• Monk: How're you doing, Toy Store?
      Disher: What did you call me?
      Monk: "Toy Store." Your name's Disher. Dish, plate, Plato, Play-Doh. Where do you buy Play-Doh?
      Disher: Toy store.

    • Monk: (eating the remains of Stottlemeyer's sandwich) I'm hungry. Is that a crime?

    • Stottlemeyer: (as Monk is hugging him in his hospital bed) Oh, my God. What have you heard?
      Monk: What do you mean?
      Stottlemeyer: He never hugs anybody. What's wrong with me?

    • Sharona: It wasn't your fault.
      Monk: Yes, it was. It always is.

    • Sharona: I know you and Stottlemeyer go way back.
      Monk: Oh, yeah. We first met two weeks after I became a detective. He was my fourth partner.
      Sharona: You had three partners in two weeks?
      Monk: Yeah. They were all nice enough guys. But we just didn't really click, you know.
      Sharona: That's hard to believe.

    • Disher: Thank you.
      Monk: He's my captain, too.

    • Trudy: You can still smell me on that old thing [a pillow]?
      Monk: Yes, I can. It's your strawberry shampoo, and that lilac lotion you always wore.
      Trudy: You never even liked that lotion.
      Monk: I love it now. . . . I love it now.

    • Monk: I'm afraid of change. And I'm afraid of not changing. And I'm afraid of change. And I'm afraid of not changing.

    • Monk: You can't rush the Monk.
      Sharona: "The Monk"?

    • Monk: The Monk needs a little fresh air. I will see you cats and kittens outside.

    • Monk: Secret sauce. Fantastic. What's in that?
      Burger Girl: They don't tell us.
      Monk: So it's like a mystery. Ah. The Monk likes mysteries. I'm a detective.
      Burger Girl: I think it's Russian dressing.
      Monk: Oh, man. You just ruined it for me.

    • Monk: You've been a bad boy, Lester. Me and my posse had better have a word with you.

    • Sharona: (referring to Monk's Hawaiian shirt) What are you wearing?
      Monk: It's a little something called style. You wouldn't understand.

    • Stottlemeyer: (also reacting to Monk's shirt) Mother of mercy. What happened to you?

    • Monk: (to Stottlemeyer) You thought I was good before. Wait till you see this. Hey, you might want to take notes or something.

    • Monk: (to Sharona) You're a big L7. It's a square. That's what you are.

    • Monk: (to Dr. Kroger) Look at me. I'm--I'm helpless. I'm pathetic. I'm not even a man. Just a broken machine.

    • Monk: I could never work here. Couldn't wear the uniform. It's not my scene.
      Shift supervisor: I would never hire you.

    • Sharona: You're taking this stuff?
      Monk: They're great. You want one?
      Sharona: Why didn't you tell me? I'm your nurse.
      Monk: This is why. Because I knew you'd bring me down. You're bringing the Monk down, man.

    • Sharona: Is it you?
      Monk: I think so.
      Sharona: What happened to the Monk?
      Monk: Trudy didn't like him.
      Sharona: Neither did I.

    • Sharona: Adrian, you're sick.
      Monk: No, no, I'm well, and you can't stand it, can you? I'm doing fine without you. It drives you crazy.
      Sharona: Come on.
      Monk: I'm happy, Sharona, for the first time in years, and I love it. I love the Monk.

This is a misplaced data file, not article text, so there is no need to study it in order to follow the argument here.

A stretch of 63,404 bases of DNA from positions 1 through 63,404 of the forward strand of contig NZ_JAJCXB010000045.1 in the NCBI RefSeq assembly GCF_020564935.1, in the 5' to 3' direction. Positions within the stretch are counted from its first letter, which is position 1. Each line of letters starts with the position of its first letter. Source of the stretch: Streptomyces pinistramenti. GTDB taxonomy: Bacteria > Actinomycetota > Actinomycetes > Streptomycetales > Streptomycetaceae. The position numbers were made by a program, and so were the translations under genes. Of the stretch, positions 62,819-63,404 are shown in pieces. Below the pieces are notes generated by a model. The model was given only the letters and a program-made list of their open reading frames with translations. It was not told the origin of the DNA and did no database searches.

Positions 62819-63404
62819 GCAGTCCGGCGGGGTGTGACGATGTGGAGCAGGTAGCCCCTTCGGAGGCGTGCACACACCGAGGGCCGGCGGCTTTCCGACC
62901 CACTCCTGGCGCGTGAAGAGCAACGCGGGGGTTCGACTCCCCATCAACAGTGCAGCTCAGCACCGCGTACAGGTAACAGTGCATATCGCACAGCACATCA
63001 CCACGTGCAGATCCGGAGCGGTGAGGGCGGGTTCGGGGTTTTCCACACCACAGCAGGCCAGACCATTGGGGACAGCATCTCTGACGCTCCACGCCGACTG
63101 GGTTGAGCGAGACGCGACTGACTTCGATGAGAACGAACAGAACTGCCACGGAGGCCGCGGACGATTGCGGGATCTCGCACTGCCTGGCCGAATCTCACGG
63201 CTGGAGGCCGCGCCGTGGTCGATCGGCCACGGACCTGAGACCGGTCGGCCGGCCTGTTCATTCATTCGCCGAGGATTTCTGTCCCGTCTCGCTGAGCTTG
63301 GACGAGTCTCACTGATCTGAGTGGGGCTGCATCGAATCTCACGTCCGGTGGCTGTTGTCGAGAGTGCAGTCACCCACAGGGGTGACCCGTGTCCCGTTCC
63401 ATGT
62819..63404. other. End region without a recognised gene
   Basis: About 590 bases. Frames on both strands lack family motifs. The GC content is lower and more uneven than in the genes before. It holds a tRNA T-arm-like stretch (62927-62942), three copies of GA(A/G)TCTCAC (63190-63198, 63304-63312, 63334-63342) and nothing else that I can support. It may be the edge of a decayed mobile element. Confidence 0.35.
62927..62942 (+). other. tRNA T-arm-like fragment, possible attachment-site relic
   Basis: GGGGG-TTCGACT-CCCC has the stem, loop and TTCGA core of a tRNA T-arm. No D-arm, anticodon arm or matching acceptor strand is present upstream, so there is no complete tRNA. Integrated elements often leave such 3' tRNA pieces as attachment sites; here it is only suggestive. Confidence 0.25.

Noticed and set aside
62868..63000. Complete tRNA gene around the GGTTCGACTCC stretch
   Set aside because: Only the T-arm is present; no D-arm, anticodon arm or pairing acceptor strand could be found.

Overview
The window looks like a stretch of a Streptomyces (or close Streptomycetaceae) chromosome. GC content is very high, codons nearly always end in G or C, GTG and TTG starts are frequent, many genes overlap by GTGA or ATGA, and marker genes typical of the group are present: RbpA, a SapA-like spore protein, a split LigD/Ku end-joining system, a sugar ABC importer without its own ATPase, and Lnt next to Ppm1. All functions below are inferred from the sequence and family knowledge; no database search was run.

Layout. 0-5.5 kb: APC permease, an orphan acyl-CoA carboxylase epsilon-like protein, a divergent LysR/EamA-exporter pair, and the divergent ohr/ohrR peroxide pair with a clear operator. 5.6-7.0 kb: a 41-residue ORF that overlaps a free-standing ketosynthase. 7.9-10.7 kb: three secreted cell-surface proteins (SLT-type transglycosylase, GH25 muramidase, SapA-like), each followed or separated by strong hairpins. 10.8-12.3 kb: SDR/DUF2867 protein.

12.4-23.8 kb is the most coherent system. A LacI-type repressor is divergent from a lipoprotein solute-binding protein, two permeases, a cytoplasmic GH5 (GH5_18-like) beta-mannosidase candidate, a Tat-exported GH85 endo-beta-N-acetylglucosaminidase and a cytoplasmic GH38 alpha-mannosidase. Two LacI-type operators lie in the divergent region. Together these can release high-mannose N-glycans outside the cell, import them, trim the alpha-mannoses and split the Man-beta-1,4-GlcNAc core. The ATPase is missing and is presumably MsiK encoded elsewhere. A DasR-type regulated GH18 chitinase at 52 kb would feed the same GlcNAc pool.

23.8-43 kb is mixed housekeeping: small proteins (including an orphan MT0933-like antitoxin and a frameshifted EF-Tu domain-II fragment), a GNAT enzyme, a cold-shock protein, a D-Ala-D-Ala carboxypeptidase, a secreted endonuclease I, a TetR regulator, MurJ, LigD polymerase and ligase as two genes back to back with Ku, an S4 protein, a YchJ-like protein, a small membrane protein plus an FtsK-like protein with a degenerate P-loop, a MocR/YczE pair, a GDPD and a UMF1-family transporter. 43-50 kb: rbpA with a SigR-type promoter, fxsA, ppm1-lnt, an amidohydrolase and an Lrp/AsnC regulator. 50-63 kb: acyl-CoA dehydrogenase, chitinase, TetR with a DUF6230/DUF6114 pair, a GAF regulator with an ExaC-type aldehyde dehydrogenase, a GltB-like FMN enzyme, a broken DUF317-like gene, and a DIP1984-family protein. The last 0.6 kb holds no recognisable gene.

• Monk: Your old man's bringing me down, man. That whole generation. . . .
      College Boy: He's younger than you.
      Monk: Word.

    • Monk: A stop sign is not a suggestion!
      Sharona: Yes, it is!

    • Disher: Hey, Lester. You remember my partner, don't you? You put a bullet in his shoulder. You got anything to say to him?

    • Sharona: Where are you going?
      Monk: New Orleans.
      Sharona: Why?
      Monk: Mardi Gras.
      Sharona: Mardi Gras? Mardi Gras's not for another nine months!
      Monk: You know what they say. . . . Wherever the Monk is, it's Mardi Gras.

    • Sharona: I missed you.
      Monk: I missed me, too.

  • NOTES (6)

    • Randy Zisk received an Emmy nomination for Outstanding Directing for a Comedy Series for his work on this episode.

    • For his performance in this episode Tony Shalhoub won the 2005 Emmy for Outstanding Lead Actor In A Comedy Series.

    • This is the last episode in which Bitty Schram appears as a regular character. Her character, Sharona Fleming, is written out of the series in the next episode, "Mr. Monk and the Red Herring."

    • Trudy is again played by Melora Hardin, who has taken over the role from Stellina Rusich.

    • Although this episode is billed by USA as the season finale, it's really more of a semifinale. New third-season episodes will resume in January, with seven more to come (sixteen in all) before the season really ends.

    • Meredith Lieber (Burger Girl) is credited as Meredith Roberts on USA Network's official Monk site. Lance Krall, the car salesman, played Floppy the Clown in "Mr. Monk Goes to the Carnival" and the bingo card checker in "Mr. Monk and the Three Pies."

  • ALLUSIONS (1)

    • Monk: Are you sure you want to throw these away? Because if you do, you'll never see the Monk again.
      The plot of this episode resembles that of the 1994 Jim Carrey film The Mask, in which a man who considers himself a loser puts on a mask that transforms him into something wild and opposite from himself, much as the pills transform Monk. At the end of The Mask, a man and a woman are standing together and the man asks, "Are you sure you want to throw this away? Because once you do, you'll never see The Mask again," and the woman responds by throwing the mask away.